This article by Tom Zoellner (Zócalo Public Square) is from May 28, 2020, but timely. In this essay, Zoellner reminds us that “the ways of resistance are timeless.” He writes that, “just months after the groundbreaking 1831 Rebellion, the British Empire abolished slavery.” [Many thanks to Peter Jordens for bringing this item to our attention.]
[. . .] Then, on the night of December 27, 1831, “the business” opened. The first signal fires were lit in the hills above Montego Bay, and soon plantation houses went up in flames across the richest West Indian colony of the British empire. White Jamaica found itself contending with its biggest insurrection ever. It took five weeks for a British military crackdown to restore quiet.
The rebellion’s end would not be a lasting defeat. Much of the British public was already disgusted by slavery—the price of maintaining it seemed to be endless wars overseas—and after the Jamaica rebellion, political pressure built. Within 18 months of the first fire, slavery was abolished throughout the British Empire.
The rebellion, after failing, had succeeded. And not just at advancing freedom. “The Christmas Uprising” in Jamaica was a groundbreaking action and a model; its enslaved leaders anticipated the methods of later revolutionary movements—from the Irish Republican Army to Gandhi’s struggle against the British, from the French underground fight against the Nazis to the U.S. Civil Rights Movement. The story of the Jamaican revolution suggests that methods of calculated revolutionary action transcend historical periods.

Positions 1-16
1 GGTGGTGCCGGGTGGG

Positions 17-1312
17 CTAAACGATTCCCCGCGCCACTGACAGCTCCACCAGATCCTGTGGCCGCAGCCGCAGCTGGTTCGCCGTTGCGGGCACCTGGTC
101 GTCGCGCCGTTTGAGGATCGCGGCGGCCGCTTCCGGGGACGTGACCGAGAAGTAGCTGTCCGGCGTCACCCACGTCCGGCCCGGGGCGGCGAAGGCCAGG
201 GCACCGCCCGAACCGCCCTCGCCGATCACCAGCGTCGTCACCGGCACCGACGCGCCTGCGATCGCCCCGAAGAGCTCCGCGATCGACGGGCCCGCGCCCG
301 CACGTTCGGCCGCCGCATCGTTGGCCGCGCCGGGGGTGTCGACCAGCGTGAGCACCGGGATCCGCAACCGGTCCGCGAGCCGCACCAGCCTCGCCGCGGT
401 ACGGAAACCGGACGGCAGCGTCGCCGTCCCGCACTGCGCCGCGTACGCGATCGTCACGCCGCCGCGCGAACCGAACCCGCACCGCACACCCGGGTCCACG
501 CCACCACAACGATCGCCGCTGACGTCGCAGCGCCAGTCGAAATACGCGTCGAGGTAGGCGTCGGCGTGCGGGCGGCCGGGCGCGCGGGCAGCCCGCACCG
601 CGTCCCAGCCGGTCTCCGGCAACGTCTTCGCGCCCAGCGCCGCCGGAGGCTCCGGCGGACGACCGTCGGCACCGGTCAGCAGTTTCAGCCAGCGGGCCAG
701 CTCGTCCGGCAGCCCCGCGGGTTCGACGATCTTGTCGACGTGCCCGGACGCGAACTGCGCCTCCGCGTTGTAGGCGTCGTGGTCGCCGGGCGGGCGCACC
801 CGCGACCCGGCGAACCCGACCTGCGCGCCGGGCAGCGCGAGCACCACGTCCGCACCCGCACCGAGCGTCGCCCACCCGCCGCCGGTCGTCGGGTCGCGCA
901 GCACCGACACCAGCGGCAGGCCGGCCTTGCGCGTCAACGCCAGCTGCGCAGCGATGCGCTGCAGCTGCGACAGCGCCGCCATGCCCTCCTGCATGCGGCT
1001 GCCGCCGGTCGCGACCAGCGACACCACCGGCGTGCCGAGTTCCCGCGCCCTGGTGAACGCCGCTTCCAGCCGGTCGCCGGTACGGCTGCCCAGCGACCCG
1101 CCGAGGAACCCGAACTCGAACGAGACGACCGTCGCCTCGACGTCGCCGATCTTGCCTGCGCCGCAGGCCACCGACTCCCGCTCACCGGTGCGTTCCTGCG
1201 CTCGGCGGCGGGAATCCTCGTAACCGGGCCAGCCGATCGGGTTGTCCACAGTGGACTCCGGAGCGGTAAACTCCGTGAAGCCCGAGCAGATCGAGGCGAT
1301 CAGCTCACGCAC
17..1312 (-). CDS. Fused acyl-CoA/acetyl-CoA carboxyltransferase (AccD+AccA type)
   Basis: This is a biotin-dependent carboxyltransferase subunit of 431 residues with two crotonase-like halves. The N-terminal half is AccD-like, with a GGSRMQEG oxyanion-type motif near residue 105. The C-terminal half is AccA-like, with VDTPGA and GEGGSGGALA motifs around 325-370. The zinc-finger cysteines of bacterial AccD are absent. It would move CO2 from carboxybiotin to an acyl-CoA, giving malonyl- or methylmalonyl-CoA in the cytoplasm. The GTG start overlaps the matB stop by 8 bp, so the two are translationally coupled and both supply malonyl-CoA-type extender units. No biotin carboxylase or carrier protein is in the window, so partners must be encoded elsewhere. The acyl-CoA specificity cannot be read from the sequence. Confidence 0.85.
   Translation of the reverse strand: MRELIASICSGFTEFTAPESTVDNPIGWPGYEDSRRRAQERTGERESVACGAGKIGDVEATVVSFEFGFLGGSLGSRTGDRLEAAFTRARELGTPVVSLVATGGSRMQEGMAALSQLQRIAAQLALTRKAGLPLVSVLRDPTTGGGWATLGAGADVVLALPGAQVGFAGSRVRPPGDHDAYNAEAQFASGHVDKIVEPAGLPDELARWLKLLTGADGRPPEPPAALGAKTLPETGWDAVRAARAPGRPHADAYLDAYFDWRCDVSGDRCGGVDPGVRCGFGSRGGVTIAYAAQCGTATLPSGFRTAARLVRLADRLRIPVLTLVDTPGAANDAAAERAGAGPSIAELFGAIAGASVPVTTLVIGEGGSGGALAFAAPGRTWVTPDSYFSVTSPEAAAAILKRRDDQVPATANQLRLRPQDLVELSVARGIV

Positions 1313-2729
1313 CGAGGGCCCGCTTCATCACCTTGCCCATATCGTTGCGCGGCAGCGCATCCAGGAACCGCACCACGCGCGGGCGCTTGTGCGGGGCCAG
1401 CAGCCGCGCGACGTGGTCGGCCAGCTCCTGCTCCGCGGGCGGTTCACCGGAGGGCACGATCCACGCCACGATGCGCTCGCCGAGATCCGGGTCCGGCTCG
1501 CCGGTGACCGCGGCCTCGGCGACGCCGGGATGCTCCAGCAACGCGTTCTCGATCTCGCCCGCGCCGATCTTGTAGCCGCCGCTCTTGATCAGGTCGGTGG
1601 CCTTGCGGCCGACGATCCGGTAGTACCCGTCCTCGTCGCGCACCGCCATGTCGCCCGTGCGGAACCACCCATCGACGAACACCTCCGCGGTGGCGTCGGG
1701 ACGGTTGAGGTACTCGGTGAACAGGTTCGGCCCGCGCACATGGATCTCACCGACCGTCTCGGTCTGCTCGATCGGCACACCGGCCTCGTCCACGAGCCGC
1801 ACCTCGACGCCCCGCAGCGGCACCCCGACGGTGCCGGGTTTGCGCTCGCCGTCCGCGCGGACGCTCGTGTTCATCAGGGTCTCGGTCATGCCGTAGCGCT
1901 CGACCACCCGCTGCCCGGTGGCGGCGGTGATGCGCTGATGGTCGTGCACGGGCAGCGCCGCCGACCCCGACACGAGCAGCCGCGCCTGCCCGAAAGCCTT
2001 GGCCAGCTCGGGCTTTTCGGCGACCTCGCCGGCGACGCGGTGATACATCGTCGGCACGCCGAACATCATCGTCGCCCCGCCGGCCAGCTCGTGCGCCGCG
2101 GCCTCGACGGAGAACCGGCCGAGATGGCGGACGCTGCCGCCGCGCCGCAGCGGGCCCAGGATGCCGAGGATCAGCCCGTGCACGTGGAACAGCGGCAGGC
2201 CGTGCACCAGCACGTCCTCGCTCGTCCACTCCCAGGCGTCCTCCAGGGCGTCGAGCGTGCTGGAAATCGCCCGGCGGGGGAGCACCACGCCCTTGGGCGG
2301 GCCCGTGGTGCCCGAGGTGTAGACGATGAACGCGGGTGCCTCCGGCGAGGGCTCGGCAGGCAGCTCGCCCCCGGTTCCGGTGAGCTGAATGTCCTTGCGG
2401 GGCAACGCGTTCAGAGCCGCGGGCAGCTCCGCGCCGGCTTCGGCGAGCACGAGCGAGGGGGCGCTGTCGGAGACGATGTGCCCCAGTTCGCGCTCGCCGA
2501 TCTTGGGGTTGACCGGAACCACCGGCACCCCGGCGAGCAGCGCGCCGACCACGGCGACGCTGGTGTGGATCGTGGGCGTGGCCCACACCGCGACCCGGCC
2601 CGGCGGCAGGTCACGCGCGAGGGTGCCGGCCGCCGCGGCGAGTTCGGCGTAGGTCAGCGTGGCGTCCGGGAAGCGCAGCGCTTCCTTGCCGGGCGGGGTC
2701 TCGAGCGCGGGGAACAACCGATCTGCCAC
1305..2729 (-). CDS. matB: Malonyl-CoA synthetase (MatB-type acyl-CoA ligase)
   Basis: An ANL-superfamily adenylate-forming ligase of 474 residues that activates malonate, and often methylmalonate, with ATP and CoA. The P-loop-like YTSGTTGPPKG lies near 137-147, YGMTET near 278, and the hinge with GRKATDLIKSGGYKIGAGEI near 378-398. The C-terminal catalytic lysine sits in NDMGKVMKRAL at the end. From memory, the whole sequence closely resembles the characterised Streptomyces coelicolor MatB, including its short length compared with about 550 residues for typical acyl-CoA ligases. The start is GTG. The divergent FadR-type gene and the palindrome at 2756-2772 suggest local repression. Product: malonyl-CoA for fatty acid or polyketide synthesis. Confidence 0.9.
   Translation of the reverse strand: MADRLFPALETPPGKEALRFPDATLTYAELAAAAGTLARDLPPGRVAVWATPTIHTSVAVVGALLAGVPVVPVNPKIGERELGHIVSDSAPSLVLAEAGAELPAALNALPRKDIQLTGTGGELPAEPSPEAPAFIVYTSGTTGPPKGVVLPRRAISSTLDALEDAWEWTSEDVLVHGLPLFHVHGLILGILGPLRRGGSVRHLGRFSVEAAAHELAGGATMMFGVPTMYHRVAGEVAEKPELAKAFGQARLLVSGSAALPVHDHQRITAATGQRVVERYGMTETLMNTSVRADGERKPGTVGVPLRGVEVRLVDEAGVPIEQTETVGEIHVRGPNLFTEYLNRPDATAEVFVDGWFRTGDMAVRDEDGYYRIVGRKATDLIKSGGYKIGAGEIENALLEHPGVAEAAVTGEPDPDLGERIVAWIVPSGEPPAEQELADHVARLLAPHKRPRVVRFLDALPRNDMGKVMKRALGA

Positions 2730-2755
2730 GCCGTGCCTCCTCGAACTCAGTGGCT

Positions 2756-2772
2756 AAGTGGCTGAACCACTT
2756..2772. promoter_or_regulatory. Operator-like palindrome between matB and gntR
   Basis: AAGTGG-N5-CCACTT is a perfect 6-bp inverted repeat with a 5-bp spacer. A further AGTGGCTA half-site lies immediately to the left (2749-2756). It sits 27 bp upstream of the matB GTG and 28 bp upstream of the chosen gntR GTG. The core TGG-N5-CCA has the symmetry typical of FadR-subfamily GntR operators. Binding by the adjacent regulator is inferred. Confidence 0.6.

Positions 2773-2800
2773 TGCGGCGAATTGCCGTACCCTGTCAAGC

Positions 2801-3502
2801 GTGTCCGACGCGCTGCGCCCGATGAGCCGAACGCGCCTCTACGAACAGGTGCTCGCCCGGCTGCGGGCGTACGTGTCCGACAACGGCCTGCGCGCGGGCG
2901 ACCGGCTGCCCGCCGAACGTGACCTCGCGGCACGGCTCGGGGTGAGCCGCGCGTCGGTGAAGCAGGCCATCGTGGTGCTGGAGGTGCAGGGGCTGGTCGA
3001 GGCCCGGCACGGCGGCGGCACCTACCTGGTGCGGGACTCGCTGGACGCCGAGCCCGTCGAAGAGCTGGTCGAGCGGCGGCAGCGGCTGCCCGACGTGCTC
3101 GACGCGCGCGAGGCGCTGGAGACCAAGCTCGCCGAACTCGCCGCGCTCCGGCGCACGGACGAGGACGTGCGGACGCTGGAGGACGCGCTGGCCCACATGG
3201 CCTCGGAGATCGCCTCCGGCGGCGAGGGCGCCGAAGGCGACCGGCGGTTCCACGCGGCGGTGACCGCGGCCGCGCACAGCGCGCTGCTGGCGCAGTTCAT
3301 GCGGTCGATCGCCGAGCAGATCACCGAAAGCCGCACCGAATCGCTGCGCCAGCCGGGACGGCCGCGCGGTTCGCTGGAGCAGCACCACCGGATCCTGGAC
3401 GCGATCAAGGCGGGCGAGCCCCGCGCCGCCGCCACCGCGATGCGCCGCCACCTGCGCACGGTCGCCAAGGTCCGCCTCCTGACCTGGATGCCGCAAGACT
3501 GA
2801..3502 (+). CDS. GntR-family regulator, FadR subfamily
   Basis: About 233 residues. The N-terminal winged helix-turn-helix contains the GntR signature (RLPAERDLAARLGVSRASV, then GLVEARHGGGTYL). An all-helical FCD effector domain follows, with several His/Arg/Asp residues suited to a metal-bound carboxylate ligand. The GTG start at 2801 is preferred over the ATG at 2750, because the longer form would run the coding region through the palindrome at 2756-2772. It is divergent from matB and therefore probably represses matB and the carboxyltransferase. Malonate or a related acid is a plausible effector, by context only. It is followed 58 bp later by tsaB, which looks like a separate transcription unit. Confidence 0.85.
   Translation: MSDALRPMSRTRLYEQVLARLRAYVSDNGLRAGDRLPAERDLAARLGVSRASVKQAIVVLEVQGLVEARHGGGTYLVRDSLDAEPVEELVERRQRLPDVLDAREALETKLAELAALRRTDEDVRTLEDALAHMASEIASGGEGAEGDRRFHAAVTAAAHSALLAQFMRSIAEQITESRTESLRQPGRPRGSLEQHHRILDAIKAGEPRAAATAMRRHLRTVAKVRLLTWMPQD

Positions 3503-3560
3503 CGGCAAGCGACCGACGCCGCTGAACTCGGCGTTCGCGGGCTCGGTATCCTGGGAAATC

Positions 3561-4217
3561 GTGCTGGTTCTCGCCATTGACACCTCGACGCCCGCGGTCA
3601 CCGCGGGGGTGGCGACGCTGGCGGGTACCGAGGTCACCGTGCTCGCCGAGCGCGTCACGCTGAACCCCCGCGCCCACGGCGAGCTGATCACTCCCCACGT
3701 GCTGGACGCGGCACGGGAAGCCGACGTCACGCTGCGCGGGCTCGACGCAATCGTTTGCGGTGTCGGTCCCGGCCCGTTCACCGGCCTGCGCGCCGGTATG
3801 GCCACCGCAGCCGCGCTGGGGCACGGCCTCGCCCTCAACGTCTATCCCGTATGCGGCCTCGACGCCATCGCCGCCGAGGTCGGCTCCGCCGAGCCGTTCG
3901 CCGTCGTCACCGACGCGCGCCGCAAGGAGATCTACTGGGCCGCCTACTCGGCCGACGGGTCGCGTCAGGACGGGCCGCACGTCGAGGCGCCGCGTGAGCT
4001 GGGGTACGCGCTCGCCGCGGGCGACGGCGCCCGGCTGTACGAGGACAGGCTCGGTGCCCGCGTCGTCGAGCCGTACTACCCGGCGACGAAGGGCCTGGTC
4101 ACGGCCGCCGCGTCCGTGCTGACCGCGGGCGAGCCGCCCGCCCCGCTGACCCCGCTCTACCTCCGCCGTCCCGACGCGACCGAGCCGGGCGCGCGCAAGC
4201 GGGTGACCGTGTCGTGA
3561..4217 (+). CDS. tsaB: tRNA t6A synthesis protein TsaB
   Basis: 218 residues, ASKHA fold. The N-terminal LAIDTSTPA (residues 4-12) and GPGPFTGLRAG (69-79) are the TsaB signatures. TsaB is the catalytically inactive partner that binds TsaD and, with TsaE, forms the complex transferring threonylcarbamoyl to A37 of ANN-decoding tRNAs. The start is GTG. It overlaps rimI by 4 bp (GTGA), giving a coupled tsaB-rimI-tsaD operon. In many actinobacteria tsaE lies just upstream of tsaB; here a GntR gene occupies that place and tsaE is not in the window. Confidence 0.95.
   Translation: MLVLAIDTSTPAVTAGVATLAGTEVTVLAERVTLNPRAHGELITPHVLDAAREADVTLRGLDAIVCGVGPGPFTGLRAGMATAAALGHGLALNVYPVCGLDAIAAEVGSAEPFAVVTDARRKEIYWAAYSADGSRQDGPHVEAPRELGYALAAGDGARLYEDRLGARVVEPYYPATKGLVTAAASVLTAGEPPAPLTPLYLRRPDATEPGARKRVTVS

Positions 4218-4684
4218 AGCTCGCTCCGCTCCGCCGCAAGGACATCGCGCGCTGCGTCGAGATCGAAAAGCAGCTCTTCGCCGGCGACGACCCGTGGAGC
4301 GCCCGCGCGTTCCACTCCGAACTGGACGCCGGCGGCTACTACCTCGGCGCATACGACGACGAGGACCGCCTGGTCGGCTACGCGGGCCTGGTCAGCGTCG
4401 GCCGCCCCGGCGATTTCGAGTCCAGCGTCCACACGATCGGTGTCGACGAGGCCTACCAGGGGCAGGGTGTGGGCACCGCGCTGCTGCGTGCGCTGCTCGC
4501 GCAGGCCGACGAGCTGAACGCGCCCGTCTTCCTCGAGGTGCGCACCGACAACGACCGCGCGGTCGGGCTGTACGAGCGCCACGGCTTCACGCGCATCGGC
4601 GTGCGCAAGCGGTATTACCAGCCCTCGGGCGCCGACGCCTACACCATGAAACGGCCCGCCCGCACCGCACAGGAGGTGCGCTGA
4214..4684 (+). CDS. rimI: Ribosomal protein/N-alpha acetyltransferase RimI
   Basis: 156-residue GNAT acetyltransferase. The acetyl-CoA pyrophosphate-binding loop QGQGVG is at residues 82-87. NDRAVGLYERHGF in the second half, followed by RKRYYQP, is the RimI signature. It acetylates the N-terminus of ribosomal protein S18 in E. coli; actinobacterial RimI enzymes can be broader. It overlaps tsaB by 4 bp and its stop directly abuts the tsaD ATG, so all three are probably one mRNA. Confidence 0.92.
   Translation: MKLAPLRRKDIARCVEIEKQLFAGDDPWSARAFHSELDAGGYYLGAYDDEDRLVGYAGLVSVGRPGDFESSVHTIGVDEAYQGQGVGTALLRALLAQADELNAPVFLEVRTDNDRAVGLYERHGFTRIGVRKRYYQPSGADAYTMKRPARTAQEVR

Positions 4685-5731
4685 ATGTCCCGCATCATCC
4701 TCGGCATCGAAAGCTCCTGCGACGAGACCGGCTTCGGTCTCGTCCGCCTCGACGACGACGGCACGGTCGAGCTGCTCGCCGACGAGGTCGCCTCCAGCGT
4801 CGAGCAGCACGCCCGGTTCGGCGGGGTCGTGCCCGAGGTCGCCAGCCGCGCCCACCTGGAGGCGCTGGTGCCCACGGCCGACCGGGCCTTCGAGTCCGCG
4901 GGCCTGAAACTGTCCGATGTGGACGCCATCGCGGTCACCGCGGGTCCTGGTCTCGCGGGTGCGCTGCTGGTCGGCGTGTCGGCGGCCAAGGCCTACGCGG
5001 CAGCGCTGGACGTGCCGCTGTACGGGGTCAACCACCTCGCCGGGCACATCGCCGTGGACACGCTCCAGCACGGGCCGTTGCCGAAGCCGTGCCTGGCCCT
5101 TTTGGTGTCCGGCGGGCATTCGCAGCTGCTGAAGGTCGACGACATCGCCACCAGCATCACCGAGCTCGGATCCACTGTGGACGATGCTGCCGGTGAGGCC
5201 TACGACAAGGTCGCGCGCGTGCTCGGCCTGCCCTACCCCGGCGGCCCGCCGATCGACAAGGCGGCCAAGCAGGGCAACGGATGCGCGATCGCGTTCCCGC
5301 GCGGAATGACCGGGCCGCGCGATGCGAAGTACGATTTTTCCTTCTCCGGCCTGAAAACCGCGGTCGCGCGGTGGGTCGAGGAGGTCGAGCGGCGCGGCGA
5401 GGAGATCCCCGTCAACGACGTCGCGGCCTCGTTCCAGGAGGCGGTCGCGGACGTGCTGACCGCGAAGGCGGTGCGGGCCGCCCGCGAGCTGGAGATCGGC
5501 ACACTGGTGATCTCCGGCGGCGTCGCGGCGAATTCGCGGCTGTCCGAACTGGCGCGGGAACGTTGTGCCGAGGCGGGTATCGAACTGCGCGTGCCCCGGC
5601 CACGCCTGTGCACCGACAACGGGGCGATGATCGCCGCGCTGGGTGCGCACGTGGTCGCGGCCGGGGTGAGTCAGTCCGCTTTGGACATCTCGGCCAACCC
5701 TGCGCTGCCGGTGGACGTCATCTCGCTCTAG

In other words, the ways of resistance are timeless.
Jamaica’s enslaved population was among the most abused and powerless on the globe in 1831. Most were illiterate. Few had ever seen anything but their owner’s plantation. Their only weapons were machetes and rocks. They constantly lived on the edge of hunger and harsh punishment. Yet even in this isolated atmosphere of extreme deprivation, they developed durable strategies for a politically successful revolution.
One such strategy was nonviolence. The chief conspirator of “the business,” an enslaved Baptist deacon named Samuel Sharpe, had insisted the protest would be a peaceful sit-down strike. The plan was to simply refuse to work on the second rest day after Christmas unless masters agreed to pay striking workers half the daily wages that a free person would get for chopping sugar cane. [. . .]
[. . .] Samuel Sharpe used the New Testament, visiting slave villages to preach verses considered too provocative by white missionaries, in particular those that emphasized freedom in Christ. Along with scripture, Sharpe (one of the few enslaved people on the island who was literate) let his followers in on a secret: The British people across the ocean were agitating to free the enslaved, and the King of England had signed a general “free paper” that was being kept under wraps by the Jamaican sugar barons.
[. . .] In Jamaica, Sharpe, while insisting on nonviolent methods, also knew he needed a military wing. At planning meetings in fall 1831, several of Sharpe’s lieutenants agitated for a backup plan in case the strike should fail. Two of those present—Thomas Dove and Robert Gardiner—would become the fiercest fighters against the white volunteer militia once the strike had moved into a less peaceful phase. In January, they even built and staffed an impressive hilltop fortress, designed to repel incursions, called Greenwich Hill, and fought several engagements with British troops. In this, they anticipated another commonplace practice of 20th-century resistance movements: to maintain an armed underground sector operating beneath the political wing. The Palestinian Liberation Organization and Ireland’s Sinn Fein are the most well-known examples of this “arrows and olive branch” approach.